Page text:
This is the second part of an Executive Spotlight on Elizabeth Smith, Unisys Corp.’s VP of federal sales.
In this segment, Smith covers the emphasis she places on leveraging a strong sales team and commercial operations to help federal customers overcome challenges.
How important is it having a world-class sales team in this market?
It's the most important thing of all. We actually have reduced the size of the customer-facing sales team, and each member has such a tremendous amount of talent. When you have a lean and very aggressive sales organization, they create a pipeline that has a lot of resource requirements.
The support organizations are often larger, because the amount of qualified deals that these individuals find is greater. So they proportionally have a greater amount of pre-sales tech support, capture and proposal support.
If you don't have that pointy end of the spear, working the rest of it isn't as important because the organization spends resources on opportunities that you can't win.
What emphasis does Unisys place on innovation and constantly adapting to new market environments?
Our CEO Ed Coleman came in around five years ago, and his approach has been focusing on what the company is good at, investing heavily in technology and sales, making the company more efficient, and bringing the best of what we've got to all of our customers.
We have a leveraged portfolio organization that works across the entire company and brings differentiated innovation to each market, including the federal space.
Our recent wins in SAP public cloud hosting and storage-as-a-service demonstrate our ability to be innovative.
Is that one of the things that attracted you to the position?
Absolutely. Unisys has been around for a long time, and it's certainly had its challenges. It's very exciting to be part of a company with a strong legacy that is also a global systems integrator and vendor-agnostic.
People in our market don't often think of Unisys as a company with both a strong government group and a big global outsourcing IT legacy. We've been able to identify and bring those capabilities into the federal space, and it's been very successful.
Is leveraging commercial operations going to play an important role in capturing near and long-term opportunities?
Yes. It's become part of our DNA, I'm really happy to say. We have a portfolio group here in Federal that now regularly has discussions and interactions with the other portfolio groups across the company.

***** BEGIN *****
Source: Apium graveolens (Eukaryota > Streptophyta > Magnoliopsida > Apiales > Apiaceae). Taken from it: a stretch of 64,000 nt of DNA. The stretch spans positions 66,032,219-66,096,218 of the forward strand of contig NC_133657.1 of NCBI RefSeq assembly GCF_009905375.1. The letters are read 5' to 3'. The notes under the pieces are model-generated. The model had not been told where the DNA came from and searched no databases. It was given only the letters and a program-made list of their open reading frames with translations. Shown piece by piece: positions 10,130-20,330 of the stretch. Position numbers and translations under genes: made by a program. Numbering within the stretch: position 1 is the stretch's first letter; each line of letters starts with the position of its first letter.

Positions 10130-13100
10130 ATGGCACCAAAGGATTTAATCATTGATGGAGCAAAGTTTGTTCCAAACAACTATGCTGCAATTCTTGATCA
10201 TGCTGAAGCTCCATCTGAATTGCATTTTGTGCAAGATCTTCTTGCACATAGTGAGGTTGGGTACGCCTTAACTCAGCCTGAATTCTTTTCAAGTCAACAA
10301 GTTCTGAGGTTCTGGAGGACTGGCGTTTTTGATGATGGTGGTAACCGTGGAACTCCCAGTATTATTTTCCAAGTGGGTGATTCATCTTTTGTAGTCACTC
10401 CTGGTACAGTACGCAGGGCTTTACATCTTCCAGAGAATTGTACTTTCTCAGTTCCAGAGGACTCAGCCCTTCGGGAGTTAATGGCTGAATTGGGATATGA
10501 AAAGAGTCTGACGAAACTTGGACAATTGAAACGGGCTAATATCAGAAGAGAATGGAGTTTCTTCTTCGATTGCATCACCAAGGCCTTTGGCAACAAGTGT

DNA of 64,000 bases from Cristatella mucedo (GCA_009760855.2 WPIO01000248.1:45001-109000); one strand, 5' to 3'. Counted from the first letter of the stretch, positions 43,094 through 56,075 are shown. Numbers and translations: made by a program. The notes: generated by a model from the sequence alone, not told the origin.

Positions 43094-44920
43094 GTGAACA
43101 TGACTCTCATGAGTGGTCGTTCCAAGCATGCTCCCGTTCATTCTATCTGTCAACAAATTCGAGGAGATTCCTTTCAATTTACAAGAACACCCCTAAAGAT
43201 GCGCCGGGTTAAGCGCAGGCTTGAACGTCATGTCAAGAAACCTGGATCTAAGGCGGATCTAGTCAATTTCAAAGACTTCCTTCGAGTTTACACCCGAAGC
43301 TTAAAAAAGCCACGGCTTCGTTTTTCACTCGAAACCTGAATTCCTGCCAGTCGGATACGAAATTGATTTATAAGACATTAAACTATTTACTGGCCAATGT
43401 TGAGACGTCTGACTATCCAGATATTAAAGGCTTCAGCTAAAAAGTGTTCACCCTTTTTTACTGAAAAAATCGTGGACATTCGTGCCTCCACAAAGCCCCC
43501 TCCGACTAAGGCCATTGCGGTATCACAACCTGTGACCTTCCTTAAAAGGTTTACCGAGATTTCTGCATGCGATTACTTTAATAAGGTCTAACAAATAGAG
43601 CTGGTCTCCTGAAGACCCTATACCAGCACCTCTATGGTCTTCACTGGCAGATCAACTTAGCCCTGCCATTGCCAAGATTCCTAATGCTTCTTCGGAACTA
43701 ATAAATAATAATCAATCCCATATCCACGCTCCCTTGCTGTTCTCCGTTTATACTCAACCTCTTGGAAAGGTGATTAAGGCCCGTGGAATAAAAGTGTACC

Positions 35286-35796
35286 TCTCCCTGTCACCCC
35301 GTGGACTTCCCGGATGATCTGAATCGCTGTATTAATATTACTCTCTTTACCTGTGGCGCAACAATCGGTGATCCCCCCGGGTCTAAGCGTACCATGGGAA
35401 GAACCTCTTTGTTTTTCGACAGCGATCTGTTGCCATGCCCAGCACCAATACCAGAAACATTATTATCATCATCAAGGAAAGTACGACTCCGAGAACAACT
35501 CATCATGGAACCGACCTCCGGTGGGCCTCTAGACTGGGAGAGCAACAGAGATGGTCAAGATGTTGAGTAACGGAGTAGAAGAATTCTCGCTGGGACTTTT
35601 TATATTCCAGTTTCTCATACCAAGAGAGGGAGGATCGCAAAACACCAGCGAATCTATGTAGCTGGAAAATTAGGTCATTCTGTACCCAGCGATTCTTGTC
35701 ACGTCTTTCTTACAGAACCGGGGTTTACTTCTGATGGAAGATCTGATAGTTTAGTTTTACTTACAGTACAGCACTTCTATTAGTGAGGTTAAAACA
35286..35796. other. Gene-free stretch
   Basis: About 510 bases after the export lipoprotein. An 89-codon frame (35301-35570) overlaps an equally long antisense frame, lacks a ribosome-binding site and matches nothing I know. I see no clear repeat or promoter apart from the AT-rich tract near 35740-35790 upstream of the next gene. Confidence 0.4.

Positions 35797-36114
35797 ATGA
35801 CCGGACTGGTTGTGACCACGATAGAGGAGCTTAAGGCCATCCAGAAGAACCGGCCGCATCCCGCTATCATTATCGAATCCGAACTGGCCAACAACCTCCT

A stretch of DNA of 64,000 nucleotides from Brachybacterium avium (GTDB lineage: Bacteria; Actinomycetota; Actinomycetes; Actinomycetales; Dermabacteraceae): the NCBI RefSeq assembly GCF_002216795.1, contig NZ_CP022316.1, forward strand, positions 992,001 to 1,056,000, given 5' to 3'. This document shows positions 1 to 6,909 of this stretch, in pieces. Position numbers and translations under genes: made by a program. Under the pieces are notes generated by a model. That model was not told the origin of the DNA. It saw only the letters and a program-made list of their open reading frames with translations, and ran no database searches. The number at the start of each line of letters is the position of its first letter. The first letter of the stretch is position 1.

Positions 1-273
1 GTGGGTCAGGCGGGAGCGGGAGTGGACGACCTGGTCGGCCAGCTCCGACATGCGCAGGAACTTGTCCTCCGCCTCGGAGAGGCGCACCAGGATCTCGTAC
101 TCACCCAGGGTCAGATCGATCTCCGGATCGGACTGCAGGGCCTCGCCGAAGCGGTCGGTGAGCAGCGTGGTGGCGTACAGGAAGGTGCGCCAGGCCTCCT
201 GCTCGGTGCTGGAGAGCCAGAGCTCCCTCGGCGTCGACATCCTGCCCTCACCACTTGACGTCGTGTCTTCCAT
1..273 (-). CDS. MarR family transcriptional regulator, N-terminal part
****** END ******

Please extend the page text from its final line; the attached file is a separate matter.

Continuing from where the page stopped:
They now constantly pull through those solutions and examine them to see which of them we can bring to the federal market more quickly. We're getting much more agile and it will continue to be a key part of our strategy.
What challenges do your customers face?
The key challenge that we're trying to help the customers with is around immediate budget issues. The global commercial environment went through a significant retraction and downsizing a few years ago.
When I first came on board, my sales team and I had a series of conversations with the CTO here around what's happening in the commercial market. What we found was that commercial CIOs were essentially told one day, “Your budget is X,“ and were told the next day, “Your budget is half-X.“
They didn't get to appeal it or go through some long process; they had to immediately make changes to provide the same level or better service with a much reduced budget.
They brought in companies like Unisys to help them figure out how to manage through that. By replicating what we did with some of those customers where we had the most success, we can bring that same experience to our federal customers.
There's more complexity in the government space, so the standardization we can provide for commercial clients doesn't always translate to federal. For example, in federal we add enhanced security. So we do that translation here in Federal sales, and we understand the additional requirements our customers face and work hard to make them successful.
I think we will see a much more challenging budgetary time in the fall at the start of the new government fiscal year. They will increasingly need the kind of help that we offer.
What are you most excited about moving forward at Unisys?
I think the most exciting thing is bringing these new business models to the government space. I think the government now is much more willing to assess things like cloud services and interacting closely with industry to reform more routine IT functions. And they want to use what's available in a much more efficient way.
In five years, we're going to see a tremendous amount of change. I think we'll see a leaner government, especially for IT functions, and a much more agile use of existing government infrastructure combined with a lot more sharing across agencies that leverage a common commercial set of capabilities. It's not an environment for the faint of heart, but it is very exciting for those who want to bring change and innovation to our federal customers.